BS ChE undergraduate deciding to shift to BS NursingRegister Today!
This is a discussion on BS ChE undergraduate deciding to shift to BS Nursing in International Nursing, part of World Nursing ... Hello! I just migrated here in Queens, New York from Cavite, Philippines last October 14. I have...by Meruhh Dec 7, '11Hello! I just migrated here in Queens, New York from Cavite, Philippines last October 14. I have not finished my BS Chemical Engineering degree in the University of the Philippines - Diliman Campus yet but I was convinced by my family to grab the opportunity and live with my mom already. They told me I can continue studying here. I am an incoming 3rd year BS ChE student and got to finish 60+ units - mostly Math, Chemistry and Physics. I am faced with a situation wherein I need to really decide which career I would want to pursue 'cause I now have the opportunity to change my degree. After two years of studying BS ChE, I was kind of disheartened by the difficulty of the lessons and I know that I can no longer compete with the intellectuals in UP who, in the first place, are from different National Science Highschools which, I ain't a graduate of - I believe it's what sets me apart from the people I deal with everyday in UP. Well, I don't want that to be the topic here so let's just say that I realized I don't want ChE anymore. It's not for me. And now that I am able to change my future profession, I am leaning towards health related degrees because as I see things here, the highest paid and in demand professionals are those in the health field.
This is getting long, I hope you're still with me. I am just wondering if shifting to BS Nursing would credit most of my earned units. Would BSN still be high in demand after I graduate 4 years or less (if my credits get accepted)? Which is the better way to RN: ADN first then work while taking up ADN-BSN or straight BSN? I care about earning money ASAP because I plan to get student aid. Also, I wanna help my mom in our expenses. She's 50+ years old already and is a cancer survivor - she's weak and I want her to have a break. So much for that. Anyway, what would be the best degree to shift into if not Nursing? I want to know other degrees that would have my previous units accepted so I won't spend much time, effort and money (debts, really). Thanks so much to those who are going to answer my questions. I hope at least one would.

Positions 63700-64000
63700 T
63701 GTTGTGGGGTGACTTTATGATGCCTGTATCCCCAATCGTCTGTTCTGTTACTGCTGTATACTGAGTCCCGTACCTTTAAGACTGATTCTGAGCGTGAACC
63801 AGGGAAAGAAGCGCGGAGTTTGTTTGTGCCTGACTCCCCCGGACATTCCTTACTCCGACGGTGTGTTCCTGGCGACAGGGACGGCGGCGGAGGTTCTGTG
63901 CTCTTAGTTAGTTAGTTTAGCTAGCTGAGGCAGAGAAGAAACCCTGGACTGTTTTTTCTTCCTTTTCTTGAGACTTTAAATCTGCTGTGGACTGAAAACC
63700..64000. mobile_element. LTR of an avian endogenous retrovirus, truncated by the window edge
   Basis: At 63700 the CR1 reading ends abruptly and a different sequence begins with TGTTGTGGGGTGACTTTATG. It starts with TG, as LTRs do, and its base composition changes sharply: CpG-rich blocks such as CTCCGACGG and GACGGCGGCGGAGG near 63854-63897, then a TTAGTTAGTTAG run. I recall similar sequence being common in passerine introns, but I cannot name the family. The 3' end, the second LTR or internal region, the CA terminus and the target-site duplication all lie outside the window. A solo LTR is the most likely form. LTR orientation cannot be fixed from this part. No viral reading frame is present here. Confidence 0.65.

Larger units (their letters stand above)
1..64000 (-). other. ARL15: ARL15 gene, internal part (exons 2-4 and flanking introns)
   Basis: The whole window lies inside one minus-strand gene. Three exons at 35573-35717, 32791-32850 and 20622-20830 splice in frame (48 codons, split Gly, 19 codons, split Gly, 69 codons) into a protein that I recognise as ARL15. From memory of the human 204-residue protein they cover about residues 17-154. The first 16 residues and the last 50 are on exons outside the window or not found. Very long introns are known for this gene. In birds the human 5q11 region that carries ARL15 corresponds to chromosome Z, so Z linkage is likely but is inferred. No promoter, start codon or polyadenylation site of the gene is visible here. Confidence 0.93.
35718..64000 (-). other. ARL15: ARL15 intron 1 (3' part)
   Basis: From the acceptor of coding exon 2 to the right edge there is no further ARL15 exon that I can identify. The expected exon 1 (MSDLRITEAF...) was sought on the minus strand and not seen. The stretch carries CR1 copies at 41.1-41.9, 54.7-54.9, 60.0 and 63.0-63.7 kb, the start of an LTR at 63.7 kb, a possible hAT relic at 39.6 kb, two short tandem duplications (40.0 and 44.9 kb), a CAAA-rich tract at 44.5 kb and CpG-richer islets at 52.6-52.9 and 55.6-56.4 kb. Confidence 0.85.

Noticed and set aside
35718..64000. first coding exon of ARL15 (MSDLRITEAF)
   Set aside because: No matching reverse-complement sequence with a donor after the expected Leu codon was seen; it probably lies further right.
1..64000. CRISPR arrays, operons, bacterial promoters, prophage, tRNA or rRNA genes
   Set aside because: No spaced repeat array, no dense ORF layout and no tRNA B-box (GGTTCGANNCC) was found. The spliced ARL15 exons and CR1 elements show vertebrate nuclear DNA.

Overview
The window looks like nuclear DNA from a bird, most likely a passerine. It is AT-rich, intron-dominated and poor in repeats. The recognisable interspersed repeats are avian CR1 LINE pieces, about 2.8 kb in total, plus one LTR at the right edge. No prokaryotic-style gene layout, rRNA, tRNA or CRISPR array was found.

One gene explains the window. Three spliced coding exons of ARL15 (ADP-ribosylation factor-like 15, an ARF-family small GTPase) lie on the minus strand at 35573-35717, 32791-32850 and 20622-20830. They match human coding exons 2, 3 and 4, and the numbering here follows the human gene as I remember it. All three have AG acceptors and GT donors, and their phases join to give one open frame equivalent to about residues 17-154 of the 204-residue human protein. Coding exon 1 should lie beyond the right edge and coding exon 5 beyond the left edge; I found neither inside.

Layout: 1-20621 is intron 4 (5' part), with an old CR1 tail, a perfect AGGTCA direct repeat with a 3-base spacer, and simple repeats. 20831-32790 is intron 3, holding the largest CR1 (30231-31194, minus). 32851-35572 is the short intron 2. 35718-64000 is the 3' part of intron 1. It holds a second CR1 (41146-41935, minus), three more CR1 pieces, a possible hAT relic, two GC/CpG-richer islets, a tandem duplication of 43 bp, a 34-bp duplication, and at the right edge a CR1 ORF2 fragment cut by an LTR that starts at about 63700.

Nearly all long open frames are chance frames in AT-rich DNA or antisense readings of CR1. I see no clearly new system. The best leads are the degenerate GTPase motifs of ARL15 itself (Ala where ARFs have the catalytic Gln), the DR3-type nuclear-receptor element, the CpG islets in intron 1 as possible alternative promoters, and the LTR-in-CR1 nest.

Print and share with friends and family.
Compliments of allnurses.com.
http://allnurses.com/showthread.php?t=651009©2013 allnurses.com INC. All Rights Reserved.
- 713 Views
- Dec 8, '11 by juan de la cruzThe reality is there's so much uncertainty right now whatever you decide to do. Nursing is no longer an easy ticket to a job and though some camps may still be focused on the fact that a nursing shortage could happen in the future, there are definitely statistics that say that there is actually a surplus of nurses at the moment. One such statement was released by the California Board of Registered Nursing recently (http://www.rn.ca.gov/pdfs/forms/forecasts2011.pdf). The problem with those forecasts is it only takes account the trends in population shifts (an aging population who will require more healthcare) but not the fact that economy plays a role and that employment patterns change as we saw in recent years (nurses who otherwise would retire or work less hours are still in their full time jobs to make it in this rough economy, high unemployment leading to loss of health care coverage for many).
I have relatives who shifted careers to nursing in years past including one who has a degree in Industrial Engineering from the Philippines who later attended an ADN program here in the States. The guy is very intelligent and is especially good in Math but I never thought he'd make it in nursing but he did and actually aced his ADN program and his NCLEX-RN. He has been working as a nurse for 5 years now. I also know of people who had non-health care careers and made a smooth transition to nursing from IT, Business, and Liberal Arts degrees. It is definitely possible for some people but I would advise you to learn about what nurses do first before you make the leap including knowing that we work ungodly hours, deal with the sick and all the gory stuff that goes with it, and are part of a healthcare hierarchy inclduing one within nursing itself.
Your question about future employability is a real issue. Right now, it is grim. But then again, it is grim for everyone else. I have college graduates in my family one of whom has a degree in education from a well-known midwestern university and couldn't find a school district to hire her full time. She is going for her master's to specialize in an education field and is hoping this will make her resume more attractive. I work in a hospital with residents nearing completion of their training and are interviewing for attending physician positions and are finding that opportunities are not as abundant as before. It's really depressing and this is really how things are going to be for a while. Sorry, I wasn't able to give you any good news.